Many INTJ blind spots are born out of their lack of extraverted sensing (Se) and an overreliance on their dominant function, introverted intuition (Ni).
1. INTJs aren’t great at empathy:
As we’ve already hinted at, INTJs often have a difficult time taking into account the emotions and points of view of those around them.
They’re great at the abstract, analytical side of things, but can be woefully incompetent in matters of the heart or any skill, really, that involves connecting with people emotionally or empathy.
This makes it hard for them to build and maintain healthy relationships. It can even lead to unintended conflicts, both personally and professionally.
2. INTJs can be overconfident and set in their ways:
Another blindspot for INTJs is their tendency to be overly confident in their abilities and ideas, which may lead to dismissing other people’s opinions and not considering alternative perspectives.
They can also be resistant to change and are not always open to new ideas, which limits their growth, creativity, and to the growth of their organization or society.
3. INTJs can be too rigid:
The INTJ preference for structure and routine can be a blind spot because it prohibits them from seeing the potential in new ways of thinking. This seems counterintuitive to their natural desire for learning and big-picture thinking, but it doesn’t have to be.
When the original idea is their own, they’re hyperfocused on actualizing it. But when external parties push them to change their way of doing or thinking about things? There’s much more resistance.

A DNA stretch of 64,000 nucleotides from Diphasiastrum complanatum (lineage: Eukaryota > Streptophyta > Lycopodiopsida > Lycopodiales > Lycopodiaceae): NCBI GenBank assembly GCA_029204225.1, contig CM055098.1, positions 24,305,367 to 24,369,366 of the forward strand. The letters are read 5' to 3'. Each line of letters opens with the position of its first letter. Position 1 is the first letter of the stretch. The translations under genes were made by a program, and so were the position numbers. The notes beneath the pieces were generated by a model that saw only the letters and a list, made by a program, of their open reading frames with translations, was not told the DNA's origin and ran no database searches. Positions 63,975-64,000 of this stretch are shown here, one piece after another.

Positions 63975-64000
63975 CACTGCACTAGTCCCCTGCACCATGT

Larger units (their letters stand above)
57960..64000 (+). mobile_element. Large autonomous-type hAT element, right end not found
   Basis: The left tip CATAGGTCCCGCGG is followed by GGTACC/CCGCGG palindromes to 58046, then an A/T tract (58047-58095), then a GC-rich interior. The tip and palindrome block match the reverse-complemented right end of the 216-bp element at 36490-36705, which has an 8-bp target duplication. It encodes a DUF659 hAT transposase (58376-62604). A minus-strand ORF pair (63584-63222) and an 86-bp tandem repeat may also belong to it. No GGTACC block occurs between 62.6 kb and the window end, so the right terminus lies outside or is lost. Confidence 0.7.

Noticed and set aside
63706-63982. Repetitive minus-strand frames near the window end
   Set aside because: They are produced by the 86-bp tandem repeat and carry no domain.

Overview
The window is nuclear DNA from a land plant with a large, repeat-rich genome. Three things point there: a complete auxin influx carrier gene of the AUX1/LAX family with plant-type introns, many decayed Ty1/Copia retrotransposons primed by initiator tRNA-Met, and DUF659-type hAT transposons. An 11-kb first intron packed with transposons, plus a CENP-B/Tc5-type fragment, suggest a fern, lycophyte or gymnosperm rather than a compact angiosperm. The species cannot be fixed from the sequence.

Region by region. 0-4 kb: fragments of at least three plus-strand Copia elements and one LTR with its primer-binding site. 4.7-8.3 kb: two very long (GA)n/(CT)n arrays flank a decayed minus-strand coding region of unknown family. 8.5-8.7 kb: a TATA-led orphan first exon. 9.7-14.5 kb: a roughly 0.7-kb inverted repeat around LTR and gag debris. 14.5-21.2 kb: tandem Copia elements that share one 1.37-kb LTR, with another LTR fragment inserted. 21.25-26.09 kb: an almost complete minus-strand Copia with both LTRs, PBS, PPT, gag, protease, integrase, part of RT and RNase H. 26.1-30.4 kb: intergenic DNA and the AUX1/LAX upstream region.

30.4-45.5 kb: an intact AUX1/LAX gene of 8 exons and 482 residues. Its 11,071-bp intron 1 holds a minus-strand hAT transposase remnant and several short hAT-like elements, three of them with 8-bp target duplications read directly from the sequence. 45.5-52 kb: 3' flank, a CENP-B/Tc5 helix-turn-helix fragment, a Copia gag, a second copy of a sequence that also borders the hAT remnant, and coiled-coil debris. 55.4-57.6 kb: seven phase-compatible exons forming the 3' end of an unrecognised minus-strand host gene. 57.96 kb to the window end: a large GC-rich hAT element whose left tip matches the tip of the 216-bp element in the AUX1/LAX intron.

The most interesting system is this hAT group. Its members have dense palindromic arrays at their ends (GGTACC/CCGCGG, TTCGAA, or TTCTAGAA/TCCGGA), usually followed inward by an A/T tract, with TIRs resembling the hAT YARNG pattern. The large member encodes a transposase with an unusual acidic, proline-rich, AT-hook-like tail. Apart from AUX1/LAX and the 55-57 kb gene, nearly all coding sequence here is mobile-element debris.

This has the unintended consequence of leading them to miss out on opportunities and innovations.
4. INTjs are susceptible to tunnel vision:
INTJs like to put their heads down and get to work, becoming laser-focused on the task at hand. In some circumstances, this can be an attribute.
But other times, it’s another INTJ blind spot.
By not tuning in to the surrounding environment or non-verbal cues from the people around them, INTJs risk missing the forest for the trees.
Adaptability is a valuable life skill and one that INTJs must actively work on developing.
5. Socialization and connections take a lot of effort:
Many INTJs don’t prioritize a robust social life, which is fine, except when taken to an extreme, it prevents them from forming the necessary bonds to succeed. Like it or not, human beings are innately social creatures. INTjs often forget that, and it ends up turning people off.
How can INTJs overcome their blind spots?
The best advice is for INTJs to recognize which functions they struggle with and actively try to develop them, even if it’s the last thing they want to do.
If you’re an INTJ who really struggles with Fe, look for people in your orbit or online who are exceptional at this skill and see what you can learn.
Think of it as a research project (which we love, right?).
Take baby steps. What can you do to become more present and mindful of your environment? How can you improve your ability to listen and empathize with others?
INTJs would do great to do any of the following:
- Practice active listening
- Meditate or practice mindfulness
- Ask for feedback from people they trust on how they come across to others and ways they can improve.
- Practice unpacking and expressing emotions
- Actively work on developing empathy for others
- Get help from an outside professional who can provide specific exercises and feedback on improving weaker functions like Se and Fe.
For more insights into how to overcome INTJ blind spots, check out this clip:
Want to learn more about INTJs?
Check out the following resources: